Following a speech in which President Donald Trump called on unity from both parties, Democratic lawmakers in Oregon made it clear they weren’t persuaded by Tuesday night’s address to Congress.
Rep. Earl Blumenauer, who represents Oregon’s 3rd district, needed just one word to convey his thoughts about the president’s remarks.
“Resist,” Blumenauer said.
Oregon Sen. Ron Wyden used a few more words to voice his opposition, particularly about Congress’ plan to replace and repeal the Affordable Care Act.
“Tonight the president continued to use ‘health care happy-talk’ despite the fact that congressional Republicans are dangerously close to taking America back to the days when health care was only for the healthy and wealthy,” Wyden said. “Having ‘access’ to health insurance won’t mean much if families can’t afford it. Health care ‘freedom’ doesn’t mean losing coverage or barring women from seeing a doctor they trust. After years of talk, all that’s on offer is a plan where health care will cost more and Americans will get less.”
Sen. Jeff Merkley said President Trump is ignoring pleas from the American people to make health care affordable and accessible.
“Really, the big concern here is the president is not listening to the American people. The American people are turning out to rallies, turning out in the streets, they’re besieging Capitol Hill and saying ‘don’t break our healthcare system for working Americans and struggling families.’ But the president seems intent on doing just that.”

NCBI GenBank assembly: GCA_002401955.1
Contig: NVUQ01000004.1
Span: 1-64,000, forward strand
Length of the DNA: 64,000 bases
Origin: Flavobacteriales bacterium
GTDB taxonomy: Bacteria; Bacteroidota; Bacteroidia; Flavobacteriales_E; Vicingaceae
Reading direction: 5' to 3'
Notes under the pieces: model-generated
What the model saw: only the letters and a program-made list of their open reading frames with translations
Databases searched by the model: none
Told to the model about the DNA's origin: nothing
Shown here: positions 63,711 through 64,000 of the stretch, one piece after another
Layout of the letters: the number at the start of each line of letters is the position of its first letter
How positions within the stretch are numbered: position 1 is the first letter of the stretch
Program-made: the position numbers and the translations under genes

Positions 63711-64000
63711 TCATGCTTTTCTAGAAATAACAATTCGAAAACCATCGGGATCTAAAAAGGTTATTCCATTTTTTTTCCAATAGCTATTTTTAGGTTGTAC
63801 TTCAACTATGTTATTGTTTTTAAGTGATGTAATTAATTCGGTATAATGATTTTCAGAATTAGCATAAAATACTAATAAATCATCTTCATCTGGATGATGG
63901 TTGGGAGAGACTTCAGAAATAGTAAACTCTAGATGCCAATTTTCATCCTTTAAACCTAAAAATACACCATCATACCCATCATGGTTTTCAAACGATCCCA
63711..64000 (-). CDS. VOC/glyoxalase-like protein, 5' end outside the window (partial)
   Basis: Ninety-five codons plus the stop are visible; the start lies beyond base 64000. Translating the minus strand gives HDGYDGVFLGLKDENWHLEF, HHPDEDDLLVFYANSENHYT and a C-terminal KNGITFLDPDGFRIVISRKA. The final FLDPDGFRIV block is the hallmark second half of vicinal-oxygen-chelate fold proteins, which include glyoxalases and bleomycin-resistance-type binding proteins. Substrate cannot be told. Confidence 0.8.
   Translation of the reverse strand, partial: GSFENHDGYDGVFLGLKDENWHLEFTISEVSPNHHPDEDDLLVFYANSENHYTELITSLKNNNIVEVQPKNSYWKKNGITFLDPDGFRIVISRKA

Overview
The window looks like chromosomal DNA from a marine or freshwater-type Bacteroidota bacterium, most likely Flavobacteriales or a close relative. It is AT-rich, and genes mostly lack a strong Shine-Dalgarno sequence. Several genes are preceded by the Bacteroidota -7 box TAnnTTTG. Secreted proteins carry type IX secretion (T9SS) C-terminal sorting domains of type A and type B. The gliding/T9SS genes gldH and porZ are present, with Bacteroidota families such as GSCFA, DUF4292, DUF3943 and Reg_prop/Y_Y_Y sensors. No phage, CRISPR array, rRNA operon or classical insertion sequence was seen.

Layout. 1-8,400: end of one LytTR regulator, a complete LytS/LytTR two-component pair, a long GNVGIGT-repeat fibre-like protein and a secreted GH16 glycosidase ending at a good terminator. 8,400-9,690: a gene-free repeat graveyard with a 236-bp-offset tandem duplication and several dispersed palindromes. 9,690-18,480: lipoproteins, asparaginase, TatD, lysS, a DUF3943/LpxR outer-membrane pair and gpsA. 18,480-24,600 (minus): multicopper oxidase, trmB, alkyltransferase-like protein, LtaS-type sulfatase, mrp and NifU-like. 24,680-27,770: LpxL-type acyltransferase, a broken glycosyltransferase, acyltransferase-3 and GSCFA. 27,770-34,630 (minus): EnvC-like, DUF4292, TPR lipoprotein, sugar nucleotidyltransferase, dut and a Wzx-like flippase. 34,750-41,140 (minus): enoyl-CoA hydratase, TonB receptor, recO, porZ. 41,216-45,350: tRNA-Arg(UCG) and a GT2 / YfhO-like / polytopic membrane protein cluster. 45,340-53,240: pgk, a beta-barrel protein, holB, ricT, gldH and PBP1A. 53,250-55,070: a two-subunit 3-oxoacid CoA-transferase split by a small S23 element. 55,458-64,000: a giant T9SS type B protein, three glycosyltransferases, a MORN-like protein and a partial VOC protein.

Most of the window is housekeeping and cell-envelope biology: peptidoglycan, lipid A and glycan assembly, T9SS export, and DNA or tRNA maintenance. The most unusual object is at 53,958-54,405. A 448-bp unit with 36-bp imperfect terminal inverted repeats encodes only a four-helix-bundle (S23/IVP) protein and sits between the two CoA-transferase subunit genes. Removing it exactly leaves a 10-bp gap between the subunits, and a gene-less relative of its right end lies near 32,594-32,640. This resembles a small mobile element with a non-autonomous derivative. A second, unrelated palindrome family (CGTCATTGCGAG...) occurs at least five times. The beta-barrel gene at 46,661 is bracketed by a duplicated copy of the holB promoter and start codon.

Watch: Sen. Merkley’s response
Gov. Kate Brown briefly met with President Trump over the weekend and admitted “he’s very charming,” but made it clear she doesn’t agree with the president when it comes to policy.
“He certainly has a strong vision about where he wants to take the United States of America. I just happen to disagree with that vision,” she told KGW prior to Trump’s speech.
Rep. Greg Walden, Oregon’s lone Republican representative, echoed Trump’s call for unity and said he looks forward to working with the new administration.
“I think the president’s speech was refreshingly optimistic and a message about a unity and a message about taking care of America’s needs first, getting people back to work with really good paying jobs,” Walden said.